The night passed to the steady roar of the Newland Cascade and more passing rain periods. We were sure that it was gradually getting louder, but still weren't prepared for the sight that greeted us in the morning. The river level had risen another metre and a half overnight - all the boulders in the Newlands Cascade were now under water and creating their own huge pressure waves. The whole rapid was one seething chaos of brown and white water that now flowed over our former sleeping rock to create a new set of standing waves. Water was also lapping at the base of our old kitchen rock (the kitchen equipment having been moved higher at 2am). What an impressive demonstration of the power of water it was .... and, all the time, the river level inched higher and higher.

Early morning at Newlands camp

The Cascades rose higher ......

.... and higher as the day progressed

Our sleeping place of last night is a metre below

Looking down river towards the rock overhang

The cascades in full fury

Normally, two days is allowed to get from Newlands to the end of the trip, but, if we set off now and didn't capsize in the first set of rapids (which was the probably outcome), we would be there in three hours. All, bar one, of the downstream campsites between here and the end would now be under water (in fact, we heard that the group ahead of us had to abandon their island beach campsite at 2 am and paddle out in the night). The campsite still usable was only an hour away and in the wet dripping forest. Given the options, the unanimous verdict was hole up for another day at our dry and pleasant rock overhang and combine the last two days into one. Even if the river dropped by half, it should still only take 6-7 hours.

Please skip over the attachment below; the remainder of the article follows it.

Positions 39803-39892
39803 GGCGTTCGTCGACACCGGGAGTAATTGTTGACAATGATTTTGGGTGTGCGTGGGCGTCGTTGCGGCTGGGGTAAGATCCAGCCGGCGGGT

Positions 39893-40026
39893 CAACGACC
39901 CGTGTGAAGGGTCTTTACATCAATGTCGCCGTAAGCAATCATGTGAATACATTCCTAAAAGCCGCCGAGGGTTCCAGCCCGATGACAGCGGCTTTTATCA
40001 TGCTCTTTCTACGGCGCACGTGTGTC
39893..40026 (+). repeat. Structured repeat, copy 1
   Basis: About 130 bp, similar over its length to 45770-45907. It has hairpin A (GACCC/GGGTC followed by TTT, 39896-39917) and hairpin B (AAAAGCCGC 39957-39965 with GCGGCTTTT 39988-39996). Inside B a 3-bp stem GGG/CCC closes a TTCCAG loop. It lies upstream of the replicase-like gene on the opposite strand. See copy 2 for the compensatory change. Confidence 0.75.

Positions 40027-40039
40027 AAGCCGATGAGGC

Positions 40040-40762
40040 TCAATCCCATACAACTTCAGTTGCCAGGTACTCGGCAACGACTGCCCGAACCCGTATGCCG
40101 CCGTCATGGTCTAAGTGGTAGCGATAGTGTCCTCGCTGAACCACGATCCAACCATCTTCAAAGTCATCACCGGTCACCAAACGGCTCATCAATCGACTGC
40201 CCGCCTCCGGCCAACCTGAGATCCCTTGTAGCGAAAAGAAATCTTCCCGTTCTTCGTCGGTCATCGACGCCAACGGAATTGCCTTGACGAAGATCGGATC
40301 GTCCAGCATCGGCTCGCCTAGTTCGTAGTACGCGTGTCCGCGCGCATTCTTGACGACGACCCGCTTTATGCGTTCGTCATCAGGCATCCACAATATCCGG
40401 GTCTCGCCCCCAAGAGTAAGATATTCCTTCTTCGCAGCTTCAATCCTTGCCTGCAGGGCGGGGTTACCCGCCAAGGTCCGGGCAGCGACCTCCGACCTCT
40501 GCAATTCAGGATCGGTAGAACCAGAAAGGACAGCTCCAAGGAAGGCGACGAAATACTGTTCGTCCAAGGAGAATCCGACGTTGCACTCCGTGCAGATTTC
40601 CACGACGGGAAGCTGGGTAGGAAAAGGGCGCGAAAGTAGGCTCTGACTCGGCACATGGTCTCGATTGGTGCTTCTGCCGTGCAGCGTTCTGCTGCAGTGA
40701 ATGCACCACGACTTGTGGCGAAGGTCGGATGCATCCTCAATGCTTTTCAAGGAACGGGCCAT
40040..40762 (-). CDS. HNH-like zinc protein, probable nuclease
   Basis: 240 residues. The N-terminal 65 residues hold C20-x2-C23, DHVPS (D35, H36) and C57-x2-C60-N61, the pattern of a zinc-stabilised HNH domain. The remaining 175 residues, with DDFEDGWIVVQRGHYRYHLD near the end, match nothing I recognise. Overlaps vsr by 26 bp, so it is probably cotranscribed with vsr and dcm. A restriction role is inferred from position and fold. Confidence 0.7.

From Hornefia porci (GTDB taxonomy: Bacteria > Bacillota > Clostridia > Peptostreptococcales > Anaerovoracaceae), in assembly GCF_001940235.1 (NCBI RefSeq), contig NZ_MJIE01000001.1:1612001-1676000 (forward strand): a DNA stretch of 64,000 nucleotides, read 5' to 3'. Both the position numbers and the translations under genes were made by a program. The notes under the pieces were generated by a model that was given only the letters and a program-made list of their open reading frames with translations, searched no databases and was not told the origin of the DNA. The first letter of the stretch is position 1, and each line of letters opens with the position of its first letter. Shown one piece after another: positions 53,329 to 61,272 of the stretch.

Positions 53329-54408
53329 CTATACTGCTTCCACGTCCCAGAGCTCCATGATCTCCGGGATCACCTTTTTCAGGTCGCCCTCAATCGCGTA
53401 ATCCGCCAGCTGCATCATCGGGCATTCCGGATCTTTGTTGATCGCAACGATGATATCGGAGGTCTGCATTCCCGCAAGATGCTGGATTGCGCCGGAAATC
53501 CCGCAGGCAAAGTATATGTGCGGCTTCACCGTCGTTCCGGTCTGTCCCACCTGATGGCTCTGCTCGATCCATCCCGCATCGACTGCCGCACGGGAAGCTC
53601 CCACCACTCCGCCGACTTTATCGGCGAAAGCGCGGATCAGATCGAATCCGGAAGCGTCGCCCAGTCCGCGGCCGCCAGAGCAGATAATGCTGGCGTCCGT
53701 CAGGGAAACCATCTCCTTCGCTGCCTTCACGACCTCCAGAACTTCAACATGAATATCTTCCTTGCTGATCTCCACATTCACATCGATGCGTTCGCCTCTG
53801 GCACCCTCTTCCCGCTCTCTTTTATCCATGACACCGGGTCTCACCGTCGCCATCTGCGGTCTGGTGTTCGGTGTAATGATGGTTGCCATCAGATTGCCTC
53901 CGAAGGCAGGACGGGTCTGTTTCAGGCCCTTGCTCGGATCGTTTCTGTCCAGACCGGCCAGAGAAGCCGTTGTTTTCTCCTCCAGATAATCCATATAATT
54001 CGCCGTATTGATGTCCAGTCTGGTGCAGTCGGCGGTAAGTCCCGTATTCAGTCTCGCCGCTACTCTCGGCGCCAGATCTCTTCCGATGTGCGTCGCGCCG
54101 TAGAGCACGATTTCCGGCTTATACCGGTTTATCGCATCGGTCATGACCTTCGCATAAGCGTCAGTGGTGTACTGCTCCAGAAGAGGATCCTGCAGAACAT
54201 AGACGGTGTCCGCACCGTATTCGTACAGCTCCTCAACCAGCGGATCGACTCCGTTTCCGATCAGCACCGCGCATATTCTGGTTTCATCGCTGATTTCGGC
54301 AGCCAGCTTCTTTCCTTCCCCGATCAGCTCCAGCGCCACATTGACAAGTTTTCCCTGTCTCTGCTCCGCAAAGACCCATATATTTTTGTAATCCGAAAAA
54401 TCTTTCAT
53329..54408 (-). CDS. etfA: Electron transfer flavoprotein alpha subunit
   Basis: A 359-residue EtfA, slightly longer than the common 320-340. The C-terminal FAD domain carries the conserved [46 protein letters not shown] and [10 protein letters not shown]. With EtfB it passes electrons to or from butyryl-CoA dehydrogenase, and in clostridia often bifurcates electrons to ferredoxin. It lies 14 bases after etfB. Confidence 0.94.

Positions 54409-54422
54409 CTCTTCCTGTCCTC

And so another day passed at Newlands Rock Overhang, but the spectacle of the Franklin in full flight was enough to fill the day. The Newlands Cascades had merged with the next rapids along to create one monster run of boiling, foaming white-water over a kilometre long. Don estimated the current speed at 18km per hour, using his stick-o-meter, and Elias estimated the volume of water coming down at 3-400 cubic metres per second. Imagine what must be happening in the Great Ravine! The rain finally stopped ..... but still the water level inched up!

These video clips show the river at its most furious:

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The Franklin River peaks at Newlands Cascades.....

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.... with standing waves where there was once flat water

By mid-afternoon, the river level peaked - three metres above its level when we arrived ... and then it began to gradually inch its way down. It was indeed a wondrous spectacle, but a long day needs more than just meditating upon the power of the Franklin to pass. Some read, some ran experiments on water speed and volume, some napped - inspired by what I had seen over the past few days, I sat and composed a series of modern haiku, so this link is your last chance to avoid my self-indulgence and skip to the last section of our journey. In the midst of the Tasmanian wilderness, on the edge of a mighty river, all is well.

Franklin River Anthology (a collection of modern haiku composed on an unraftable day)